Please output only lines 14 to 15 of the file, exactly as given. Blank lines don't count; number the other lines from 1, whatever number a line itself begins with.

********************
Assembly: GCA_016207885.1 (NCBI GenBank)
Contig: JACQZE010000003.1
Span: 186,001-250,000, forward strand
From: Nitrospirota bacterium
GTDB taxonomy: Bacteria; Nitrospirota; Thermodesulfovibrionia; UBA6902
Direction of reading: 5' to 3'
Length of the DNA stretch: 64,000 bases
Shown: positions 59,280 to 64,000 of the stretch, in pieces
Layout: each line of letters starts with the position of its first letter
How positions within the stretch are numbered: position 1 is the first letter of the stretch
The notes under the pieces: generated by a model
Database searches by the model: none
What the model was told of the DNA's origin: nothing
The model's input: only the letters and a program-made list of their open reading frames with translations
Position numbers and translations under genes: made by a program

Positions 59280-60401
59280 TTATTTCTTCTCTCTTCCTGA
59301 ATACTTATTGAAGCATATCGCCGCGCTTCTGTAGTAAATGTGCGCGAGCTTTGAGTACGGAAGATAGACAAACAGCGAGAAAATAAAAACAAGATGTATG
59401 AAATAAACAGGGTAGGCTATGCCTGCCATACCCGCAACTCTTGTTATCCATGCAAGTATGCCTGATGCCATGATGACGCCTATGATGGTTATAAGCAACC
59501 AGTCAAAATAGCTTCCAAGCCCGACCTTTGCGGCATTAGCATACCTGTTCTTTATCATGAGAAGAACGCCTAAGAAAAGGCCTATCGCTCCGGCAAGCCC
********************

The model's input: only the letters and a program-made list of their open reading frames with translations
Position numbers and translations under genes: made by a program